SELF COMPACTING CONCRETE, CHECKS AND TIPS
Updated: Mar 25, 2021
I still remember with a bit of nostalgia when SCC “took its first steps” in the market. It was still like a little baby to me: immature, fickle, inconstant but charming and exciting. I could write pages and pages about all the problems I faced in order to set a proper industial production; no matter how I tested the mixes in laboratory, I still had a lot to adjust when it came about production. But I don’t want to bore you or to become too nostalgic. The aim of this post is just to share with you, dear readers, what I discovered being the most important checks to perform on site (and why this is my conclusion), and at the same time highlight some useful tips in order to avoid problems which can arise when SCC is chosen, especially for the first time. If you need more detail on SCC please read my post "Self Compacting Concrete".
Checks on site
Basically there are two types of checks (in my opinion): checks according to the standards, which in Europe are issued by UNI and visual checks. Several checks are listed in the standards, each with a precise goal. Sure, when one have to fine-tune a mix, it is better not to skip anyone of these, but when production is ongoing it is not practical and often not even useful to test everything. All in all, to me, three standard tests are absolutely vital: slump flow, J-ring and V-funnel.
Slump flow: Everybody who had ever seen SCC knows that the slump flow test aims to assess the ”fluidity” of the mix; to some extent it's like the slump test for all the other types of concrete; it helps us determine the ”workability” of the specific mix. Talking about workability in connection with SCC is simplistic, it is actually SELFWORKABLE but on different degrees according to the specific use...and that’s why a test is needed and super important; any given ”workability degree” is related to a specific body of the building. Repeating the test several times during the casting helps to verify the consistency of the batches. The slup flow test opens up to some visual checks too, but I will come to this in a while.
J-ring: It’s a test similar to the slump flow test but the presence of the J-ring helps to evaluate the SCC ability to flow in presence of steel reinforcement. 5 cm. max difference on the flow value without j-ring is accettable.
Keeping this value monitored along the casting helps to assess the consistency of the batches and eventually to address the concrete where the reinforcement is lesser dense.
V-funnel: The test is aimed to assess the SCC ability to flow through narrowing of the cross section and to evaluete the tendency to segregation. Sometimes along the production something can change unexpectedly and although the slump flow test and the J-ring test continue to provide consistent data, it’s possible to witness an undesired tendency of the ”gravel” to collapse.
It’s wise enough to repete the V-funnel test three or more times along the casting according to the dimension of the body.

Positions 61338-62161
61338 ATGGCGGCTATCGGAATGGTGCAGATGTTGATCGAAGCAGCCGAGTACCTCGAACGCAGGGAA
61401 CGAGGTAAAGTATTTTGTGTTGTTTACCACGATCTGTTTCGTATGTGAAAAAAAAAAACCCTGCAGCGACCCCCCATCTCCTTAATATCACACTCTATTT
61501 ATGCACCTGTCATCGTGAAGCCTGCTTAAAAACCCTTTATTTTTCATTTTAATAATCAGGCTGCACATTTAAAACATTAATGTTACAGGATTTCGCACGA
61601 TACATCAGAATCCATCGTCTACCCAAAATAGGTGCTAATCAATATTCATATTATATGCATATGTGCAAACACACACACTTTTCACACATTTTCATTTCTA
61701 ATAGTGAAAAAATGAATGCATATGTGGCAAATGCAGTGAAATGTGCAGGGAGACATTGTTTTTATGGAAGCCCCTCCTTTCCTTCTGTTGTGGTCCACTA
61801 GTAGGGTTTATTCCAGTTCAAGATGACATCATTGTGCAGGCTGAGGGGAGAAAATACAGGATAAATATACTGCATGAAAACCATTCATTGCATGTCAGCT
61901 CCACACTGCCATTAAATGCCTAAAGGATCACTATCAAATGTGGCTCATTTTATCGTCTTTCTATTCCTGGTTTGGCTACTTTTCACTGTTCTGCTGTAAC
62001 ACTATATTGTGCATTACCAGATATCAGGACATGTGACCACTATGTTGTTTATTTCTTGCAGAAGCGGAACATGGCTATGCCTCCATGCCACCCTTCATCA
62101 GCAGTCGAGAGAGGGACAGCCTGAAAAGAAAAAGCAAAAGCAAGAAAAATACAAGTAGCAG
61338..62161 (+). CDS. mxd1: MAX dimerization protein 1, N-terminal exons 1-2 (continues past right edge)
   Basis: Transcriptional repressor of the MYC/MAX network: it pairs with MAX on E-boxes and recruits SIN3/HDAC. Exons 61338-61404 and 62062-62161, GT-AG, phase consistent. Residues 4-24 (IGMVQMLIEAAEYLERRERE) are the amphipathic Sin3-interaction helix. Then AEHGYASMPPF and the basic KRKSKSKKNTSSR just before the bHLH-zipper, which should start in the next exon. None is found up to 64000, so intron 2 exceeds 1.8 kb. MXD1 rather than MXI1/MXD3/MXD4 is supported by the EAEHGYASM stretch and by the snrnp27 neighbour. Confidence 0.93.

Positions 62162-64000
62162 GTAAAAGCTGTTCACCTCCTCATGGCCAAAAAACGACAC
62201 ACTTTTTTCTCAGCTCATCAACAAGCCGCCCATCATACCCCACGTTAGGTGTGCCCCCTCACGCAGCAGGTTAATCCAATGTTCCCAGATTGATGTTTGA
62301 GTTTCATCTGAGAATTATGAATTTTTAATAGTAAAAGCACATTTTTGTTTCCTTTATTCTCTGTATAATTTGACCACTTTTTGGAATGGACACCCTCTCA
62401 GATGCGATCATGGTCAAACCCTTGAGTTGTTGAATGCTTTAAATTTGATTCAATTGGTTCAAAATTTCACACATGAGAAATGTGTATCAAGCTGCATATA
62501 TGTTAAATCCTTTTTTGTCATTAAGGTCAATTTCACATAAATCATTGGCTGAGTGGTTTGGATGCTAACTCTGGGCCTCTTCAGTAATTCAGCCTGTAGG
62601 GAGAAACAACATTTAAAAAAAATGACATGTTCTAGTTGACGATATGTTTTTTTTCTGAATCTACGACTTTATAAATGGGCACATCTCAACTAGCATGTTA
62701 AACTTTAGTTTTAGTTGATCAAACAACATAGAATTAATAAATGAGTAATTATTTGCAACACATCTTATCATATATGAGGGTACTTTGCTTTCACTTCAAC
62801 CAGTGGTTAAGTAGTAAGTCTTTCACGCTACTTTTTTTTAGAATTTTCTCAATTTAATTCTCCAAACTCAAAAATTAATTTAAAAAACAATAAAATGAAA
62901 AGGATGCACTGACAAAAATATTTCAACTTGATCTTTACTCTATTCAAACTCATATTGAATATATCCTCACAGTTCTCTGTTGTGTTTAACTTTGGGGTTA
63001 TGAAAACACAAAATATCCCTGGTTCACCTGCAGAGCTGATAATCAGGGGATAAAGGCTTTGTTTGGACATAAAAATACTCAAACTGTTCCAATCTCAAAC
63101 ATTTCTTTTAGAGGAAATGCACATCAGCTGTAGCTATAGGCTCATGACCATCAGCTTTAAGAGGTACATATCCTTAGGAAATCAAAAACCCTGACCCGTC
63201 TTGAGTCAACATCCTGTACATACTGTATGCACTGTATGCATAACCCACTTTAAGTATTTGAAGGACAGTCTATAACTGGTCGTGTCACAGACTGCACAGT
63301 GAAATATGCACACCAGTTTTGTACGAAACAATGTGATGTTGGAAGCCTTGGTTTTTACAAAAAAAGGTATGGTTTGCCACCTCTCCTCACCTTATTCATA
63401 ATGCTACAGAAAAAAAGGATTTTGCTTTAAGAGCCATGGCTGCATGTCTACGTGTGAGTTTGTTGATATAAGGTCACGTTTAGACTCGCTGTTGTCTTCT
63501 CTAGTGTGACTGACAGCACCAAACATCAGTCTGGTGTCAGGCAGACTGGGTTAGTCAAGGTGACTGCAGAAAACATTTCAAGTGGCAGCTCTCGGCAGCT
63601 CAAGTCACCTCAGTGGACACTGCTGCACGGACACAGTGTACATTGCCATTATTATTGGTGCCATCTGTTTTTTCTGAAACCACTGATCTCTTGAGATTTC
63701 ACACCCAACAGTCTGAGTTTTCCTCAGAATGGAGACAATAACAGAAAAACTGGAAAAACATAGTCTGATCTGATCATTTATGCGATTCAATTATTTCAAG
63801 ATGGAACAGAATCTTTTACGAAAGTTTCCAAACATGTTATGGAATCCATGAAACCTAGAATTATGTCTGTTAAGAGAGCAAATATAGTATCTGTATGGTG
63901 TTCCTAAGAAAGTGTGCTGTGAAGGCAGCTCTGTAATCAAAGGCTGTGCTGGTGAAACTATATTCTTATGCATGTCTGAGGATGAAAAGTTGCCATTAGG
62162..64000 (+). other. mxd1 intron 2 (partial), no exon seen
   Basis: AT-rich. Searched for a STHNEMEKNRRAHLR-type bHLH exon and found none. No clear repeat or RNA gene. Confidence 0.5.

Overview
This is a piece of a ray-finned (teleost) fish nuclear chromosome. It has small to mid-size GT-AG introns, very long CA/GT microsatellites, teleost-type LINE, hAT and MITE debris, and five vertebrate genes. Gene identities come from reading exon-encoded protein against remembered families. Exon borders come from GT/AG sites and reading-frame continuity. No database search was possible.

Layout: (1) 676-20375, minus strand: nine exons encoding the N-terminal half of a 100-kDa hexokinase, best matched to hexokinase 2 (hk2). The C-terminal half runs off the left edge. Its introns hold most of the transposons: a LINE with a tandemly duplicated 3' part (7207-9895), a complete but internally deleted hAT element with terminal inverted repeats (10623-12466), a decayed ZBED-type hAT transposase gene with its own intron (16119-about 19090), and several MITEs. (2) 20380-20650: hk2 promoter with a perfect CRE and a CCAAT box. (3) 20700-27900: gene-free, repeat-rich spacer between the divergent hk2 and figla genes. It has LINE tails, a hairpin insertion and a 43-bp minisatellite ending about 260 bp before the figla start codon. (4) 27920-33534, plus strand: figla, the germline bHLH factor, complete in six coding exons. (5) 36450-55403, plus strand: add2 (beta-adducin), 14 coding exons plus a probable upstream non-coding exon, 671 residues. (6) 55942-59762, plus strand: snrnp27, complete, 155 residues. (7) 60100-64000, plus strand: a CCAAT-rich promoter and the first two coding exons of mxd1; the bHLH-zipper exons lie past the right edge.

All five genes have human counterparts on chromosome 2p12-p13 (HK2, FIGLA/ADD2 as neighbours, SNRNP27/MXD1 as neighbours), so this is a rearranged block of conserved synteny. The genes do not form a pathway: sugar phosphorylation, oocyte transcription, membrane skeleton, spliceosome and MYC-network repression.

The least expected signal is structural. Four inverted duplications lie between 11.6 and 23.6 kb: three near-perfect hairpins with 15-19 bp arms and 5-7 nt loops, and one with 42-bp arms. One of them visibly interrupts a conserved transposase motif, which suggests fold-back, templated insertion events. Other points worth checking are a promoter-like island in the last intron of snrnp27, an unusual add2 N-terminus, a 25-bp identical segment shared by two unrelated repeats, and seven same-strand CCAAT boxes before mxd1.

Some visual checks helps to ”feel” the behavior of SCC. When performing the slump flow test (please lift up the cone slowly!!!) check the speed of the flow. A too fast flow indicates that the mix will easily segregate, so the V-funnel test should be the next step, while a too slow flow is a sign of possible difficulties of rehology in presence of steel reinfocement (J-ring to be checked immediately). When the flow is completed, check the circumference in order to verify the homogenity of the mix: all the componenets must be on the edge and not only the paste or even worst the exeeding water (segregation is ongoing). Try even the ”Moses test”....you don’t have to open the red sea in two, but just the circle of concrete; if it closes back fully your SCC is working good!
Self Compacting Concrete - Quick Tips
Never costipate SCC! That’s trivial….yes it is! BUT, what about walking onto it, finishing the surface, hammer the formwork?
All this “operations” costipate the concrete, or it’s better to say that “breaks the balance” between ”transporter (the paste) and transported (the gravel)” with the natural consequence of inner segragtion, superficial bleeding, shrinkage and sometimes honeycombs.
Prefer the concrete pump to cast scc because its action adds boost to its flow without creating segregation phenomena. When a slab is to be casted NEVER pump all the concrete in one single point, rather pump SCC radially in order to avoid excess of transport of the “gravel”. Use the concrete pump also for vertical casting and prefer wher possible the ”reverse casting” from the bottom to the top, which increases the capability of SCC to expell the excess of air. Specific flanges are designed to this purpose.
All formworks set in place have to be thoroughly checked in order to find holes or discontinuity where SCC could flow with the risk of a dramatic break down of the formwork during the casting itself; if these cavities are not too big, polyurethane foam could be used successfully.
The props must be increased due to the higher pushing force (in comparison with a superfluid concrete) especially at the corners, the most vulnerable part of the body.
Curing (read my post "Concrete Curing") is even more important with SCC than regular concrete. Due to its limited bleeding (which is good) water evaporation on the surface is faster and can lead to early shrinkage.